New legislation that could put new restrictions on the state’s hemp market continues to move toward the finish line, but it may not be in its final form just yet.

HB 1613, advanced by an 8-4 vote of the House Agriculture & Natural Resources Appropriations Subcommittee, would crack down on alternative cannabinoids that serve as functional alternatives to delta-9 THC, the euphoria-inducing compound commodified by the state’s medical marijuana program.

These include delta-8-tetrahydrocannabinol, delta-10-tetrahydrocannabinol, hexahydrocannabinol, tetrahydrocannabinol acetate, tetrahydrocannabiphorol, and tetrahydrocannabivarin.

GOP Rep. Tommy Gregory’s bill, which he described as a “consumer protection tool” against an “unsafe product,” revises the definition of “hemp” to “outline that hemp extract may not exceed 0.3% total delta-9-THC concentration on a wet-weight basis or exceed 2 milligrams per serving and 10 milligrams per container on a wet-weight basis.”

That sets a more rigorous standard than the federal one established in the 2018 Farm Bill that established initial parameters for the then-fledgling industry without arbitrary packaging limits. It would also impact full-spectrum CBD products, which meet the federal requirements and include minor cannabinoids as well.

One speaker supporting the bill said the hemp industry was exploiting a “loophole” in that federal legislation to produce substances by synthesizing CBD, but other speakers noted the same process was used for other commercial staples, including to fortify children’s cereals with vitamins.

Gregory, when asked by Democratic Rep. Hillary Cassel about the fiscal impact of the bill, said it was a “positive impact because it’s a good impact for the state.”

He wouldn’t say that his bill would affect the hemp industry financially despite the industry claiming it would be impacted for following the rules set just last year, with speakers from that industry making the case that it would, in fact, harm retailers and manufacturers alike, while consumers would simply buy mail order products from states without these proposed restrictions.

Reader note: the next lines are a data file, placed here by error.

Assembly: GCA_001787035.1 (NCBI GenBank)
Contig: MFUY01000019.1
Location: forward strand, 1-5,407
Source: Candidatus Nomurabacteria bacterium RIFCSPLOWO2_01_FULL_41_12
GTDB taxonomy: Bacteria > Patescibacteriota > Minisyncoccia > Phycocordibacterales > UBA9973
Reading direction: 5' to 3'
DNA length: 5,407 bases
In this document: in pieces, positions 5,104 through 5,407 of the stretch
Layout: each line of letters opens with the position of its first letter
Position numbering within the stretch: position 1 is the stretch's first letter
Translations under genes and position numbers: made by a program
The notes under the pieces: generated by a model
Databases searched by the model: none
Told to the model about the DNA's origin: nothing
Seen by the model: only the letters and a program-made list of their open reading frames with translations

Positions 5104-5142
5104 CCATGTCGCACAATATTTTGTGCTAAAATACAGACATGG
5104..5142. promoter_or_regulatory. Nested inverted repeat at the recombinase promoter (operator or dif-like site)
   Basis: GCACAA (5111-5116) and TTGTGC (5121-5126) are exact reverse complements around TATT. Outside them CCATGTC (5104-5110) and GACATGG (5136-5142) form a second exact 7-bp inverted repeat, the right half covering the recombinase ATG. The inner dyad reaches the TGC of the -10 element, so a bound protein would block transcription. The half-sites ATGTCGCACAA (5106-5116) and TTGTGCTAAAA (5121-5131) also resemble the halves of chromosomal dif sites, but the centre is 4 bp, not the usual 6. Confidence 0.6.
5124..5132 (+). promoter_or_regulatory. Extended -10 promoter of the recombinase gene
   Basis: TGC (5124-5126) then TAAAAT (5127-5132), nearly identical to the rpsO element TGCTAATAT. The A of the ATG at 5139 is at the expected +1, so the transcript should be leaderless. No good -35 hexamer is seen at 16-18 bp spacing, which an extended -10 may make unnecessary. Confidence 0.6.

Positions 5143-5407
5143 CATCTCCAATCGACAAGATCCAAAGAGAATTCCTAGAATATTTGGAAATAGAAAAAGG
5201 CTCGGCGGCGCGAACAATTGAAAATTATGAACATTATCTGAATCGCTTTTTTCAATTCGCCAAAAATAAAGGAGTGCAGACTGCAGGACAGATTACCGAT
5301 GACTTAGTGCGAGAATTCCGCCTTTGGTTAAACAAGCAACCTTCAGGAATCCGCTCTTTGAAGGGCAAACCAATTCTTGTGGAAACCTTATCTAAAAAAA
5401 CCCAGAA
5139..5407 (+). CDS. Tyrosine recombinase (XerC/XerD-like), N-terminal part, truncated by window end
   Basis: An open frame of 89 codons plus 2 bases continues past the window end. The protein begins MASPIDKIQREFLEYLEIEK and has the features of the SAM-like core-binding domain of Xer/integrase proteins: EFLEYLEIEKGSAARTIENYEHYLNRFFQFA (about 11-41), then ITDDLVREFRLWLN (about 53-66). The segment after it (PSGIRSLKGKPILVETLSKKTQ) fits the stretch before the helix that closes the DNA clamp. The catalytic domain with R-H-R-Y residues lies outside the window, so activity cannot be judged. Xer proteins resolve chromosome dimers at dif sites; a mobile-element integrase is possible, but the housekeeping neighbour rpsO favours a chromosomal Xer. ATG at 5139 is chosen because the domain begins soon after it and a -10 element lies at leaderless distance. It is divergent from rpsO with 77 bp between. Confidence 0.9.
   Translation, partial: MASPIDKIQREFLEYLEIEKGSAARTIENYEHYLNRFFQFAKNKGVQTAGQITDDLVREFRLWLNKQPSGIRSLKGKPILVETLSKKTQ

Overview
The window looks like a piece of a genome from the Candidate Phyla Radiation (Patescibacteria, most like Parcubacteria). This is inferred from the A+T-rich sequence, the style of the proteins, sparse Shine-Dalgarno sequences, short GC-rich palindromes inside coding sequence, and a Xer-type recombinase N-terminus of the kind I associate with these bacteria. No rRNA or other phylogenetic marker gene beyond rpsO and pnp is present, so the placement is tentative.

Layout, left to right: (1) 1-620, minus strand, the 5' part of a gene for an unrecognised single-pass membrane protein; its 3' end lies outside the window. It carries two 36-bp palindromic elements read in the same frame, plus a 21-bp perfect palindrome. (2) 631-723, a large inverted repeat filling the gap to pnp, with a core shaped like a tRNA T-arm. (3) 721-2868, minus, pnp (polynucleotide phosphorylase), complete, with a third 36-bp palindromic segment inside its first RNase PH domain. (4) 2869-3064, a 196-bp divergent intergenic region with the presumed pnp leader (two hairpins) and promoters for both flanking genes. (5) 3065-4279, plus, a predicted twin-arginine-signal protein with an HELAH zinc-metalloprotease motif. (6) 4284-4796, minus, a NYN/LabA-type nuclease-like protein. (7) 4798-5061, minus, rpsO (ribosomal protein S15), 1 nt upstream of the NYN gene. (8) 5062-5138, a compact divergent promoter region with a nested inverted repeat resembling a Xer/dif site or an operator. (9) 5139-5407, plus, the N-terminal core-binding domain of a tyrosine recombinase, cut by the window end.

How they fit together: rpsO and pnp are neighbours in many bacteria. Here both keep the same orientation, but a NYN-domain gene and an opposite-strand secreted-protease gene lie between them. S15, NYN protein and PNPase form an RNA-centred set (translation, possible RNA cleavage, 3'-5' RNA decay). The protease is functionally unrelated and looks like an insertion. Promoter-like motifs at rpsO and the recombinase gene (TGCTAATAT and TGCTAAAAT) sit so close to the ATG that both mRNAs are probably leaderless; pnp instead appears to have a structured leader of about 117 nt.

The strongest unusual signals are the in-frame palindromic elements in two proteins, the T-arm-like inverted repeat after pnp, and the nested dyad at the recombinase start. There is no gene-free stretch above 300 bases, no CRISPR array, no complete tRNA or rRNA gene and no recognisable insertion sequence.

Ranking Democrat Kevin Chambliss suggested legalized hemp was putting a crimp on illegal marijuana sales.

“I can testify that we’re putting dope boys out of business and that people are saying why in the world would I go to a dope boy and buy certain products. I can just go to the store and I can buy those products there legally and have no issue. That is a real thing,” Chambliss said.

Gregory took issue with people using hemp products for “self-treatment” of medical conditions that he believes should be treated by doctors and with patent medicines from pharmaceutical companies, adding later that the state should regulate “mind-altering” substances like hemp. The medical community seems somewhat in support of this position, with a representative of the American Academy of Pediatrics waiving comment in support of the bill.

This legislation has one House committee stop left, while the companion version is even farther along. On Wednesday, the full Senate will consider Sen. Colleen Burton’s bill (SB 1698).

Changes may be coming to the House bill going forward, Gregory said.

“Lots of discussions about the packaging, lots of discussions about the implementation date. Does it become effective immediately or do we give time, let’s say four, five, six months or longer in order for them to adjust their packaging? So, lots of discussions and considerations there and those are parts of amendments that we’re considering for the final stop.”

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 The Senate measure is headed to the floor, but the House bill may see changes before its next stop.  Read More  


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